However, we MUST take heart though. Let us remember the focal point and business of terrorism which those with evil intent wish to propagate: to sow fear, insecurity and uncertainty. Once terrorists have accomplished that, things get progressively worse and society suffers from a self-feeding, long-term anxiety.

While not intended as an "ultimate survival guide" of sorts, there are some points we as civilians can do from our end to assure that we can survive, or possibly mitigate, the potential for attacks of this nature.

Pre-Incident Scenarios:

1. Being vigilant. Let's be aware of our surroundings and be alert to that sense of warning or caution that something is not as it should be. History has shown that many would-be crimes, incidents and tragedies were averted and all it took were citizens responsible enough to alert the authorities to prevent such an attack.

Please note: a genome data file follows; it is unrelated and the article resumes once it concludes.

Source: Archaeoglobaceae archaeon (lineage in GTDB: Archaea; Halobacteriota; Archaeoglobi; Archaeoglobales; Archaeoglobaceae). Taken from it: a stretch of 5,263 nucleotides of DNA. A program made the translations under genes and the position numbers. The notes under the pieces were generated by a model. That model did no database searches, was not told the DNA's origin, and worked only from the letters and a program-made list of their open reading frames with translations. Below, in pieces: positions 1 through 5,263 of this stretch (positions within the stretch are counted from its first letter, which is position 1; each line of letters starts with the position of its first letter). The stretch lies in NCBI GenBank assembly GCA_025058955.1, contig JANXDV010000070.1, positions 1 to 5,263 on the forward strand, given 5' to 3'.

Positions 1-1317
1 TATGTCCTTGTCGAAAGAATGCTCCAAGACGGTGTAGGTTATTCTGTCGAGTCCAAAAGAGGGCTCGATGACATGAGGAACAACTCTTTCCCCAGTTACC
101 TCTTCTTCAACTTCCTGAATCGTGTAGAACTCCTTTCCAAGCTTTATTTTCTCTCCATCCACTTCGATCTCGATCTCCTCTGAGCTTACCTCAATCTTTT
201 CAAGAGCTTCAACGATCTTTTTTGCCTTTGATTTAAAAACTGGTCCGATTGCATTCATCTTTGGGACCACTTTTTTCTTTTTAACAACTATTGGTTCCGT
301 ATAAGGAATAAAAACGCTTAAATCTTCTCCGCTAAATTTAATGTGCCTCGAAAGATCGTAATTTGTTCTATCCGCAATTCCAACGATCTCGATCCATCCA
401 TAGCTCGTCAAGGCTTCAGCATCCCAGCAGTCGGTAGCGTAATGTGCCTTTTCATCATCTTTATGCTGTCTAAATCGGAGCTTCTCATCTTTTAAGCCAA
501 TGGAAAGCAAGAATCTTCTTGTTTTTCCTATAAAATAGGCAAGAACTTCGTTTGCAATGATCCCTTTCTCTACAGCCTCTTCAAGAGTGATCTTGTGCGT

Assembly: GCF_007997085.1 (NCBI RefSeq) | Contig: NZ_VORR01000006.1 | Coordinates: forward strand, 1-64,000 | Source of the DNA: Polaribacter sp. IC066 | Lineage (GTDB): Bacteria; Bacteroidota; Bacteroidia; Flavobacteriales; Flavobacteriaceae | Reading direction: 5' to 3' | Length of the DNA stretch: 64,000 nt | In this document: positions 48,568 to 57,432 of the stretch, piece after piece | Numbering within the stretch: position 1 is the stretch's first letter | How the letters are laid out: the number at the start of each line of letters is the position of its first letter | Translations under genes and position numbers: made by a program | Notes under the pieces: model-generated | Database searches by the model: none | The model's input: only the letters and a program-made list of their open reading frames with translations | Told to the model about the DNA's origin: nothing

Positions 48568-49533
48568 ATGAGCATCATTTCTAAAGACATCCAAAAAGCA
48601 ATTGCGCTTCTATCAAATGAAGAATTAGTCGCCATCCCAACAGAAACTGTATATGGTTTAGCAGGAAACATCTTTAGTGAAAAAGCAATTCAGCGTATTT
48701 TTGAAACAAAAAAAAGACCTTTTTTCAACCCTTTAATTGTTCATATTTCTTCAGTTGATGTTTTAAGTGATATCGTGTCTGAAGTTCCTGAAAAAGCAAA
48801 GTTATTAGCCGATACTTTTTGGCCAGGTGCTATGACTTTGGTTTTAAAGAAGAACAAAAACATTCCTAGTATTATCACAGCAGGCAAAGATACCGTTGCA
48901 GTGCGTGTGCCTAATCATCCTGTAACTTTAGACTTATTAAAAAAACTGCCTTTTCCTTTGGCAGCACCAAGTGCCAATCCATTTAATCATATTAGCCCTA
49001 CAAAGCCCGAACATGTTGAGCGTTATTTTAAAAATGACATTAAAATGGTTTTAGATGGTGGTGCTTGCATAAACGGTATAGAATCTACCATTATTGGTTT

2. Don't add to the "domino effect" of rumors and fear-mongering. If you sense a suspicious-looking object or an out-of-place item, contact the authorities promptly. Providing certain details would be very helpful such as describing in detail what the object looks like, where exactly it's located, how it is positioned, etc.

3. Don't be a hero. At the opposite spectrum of being complacent or panicky, being overzealous and reactionary is just as harmful. There are logistical, tactical and legal limits to what civilians can do. Leave the direct action to the authorities and responsible personnel.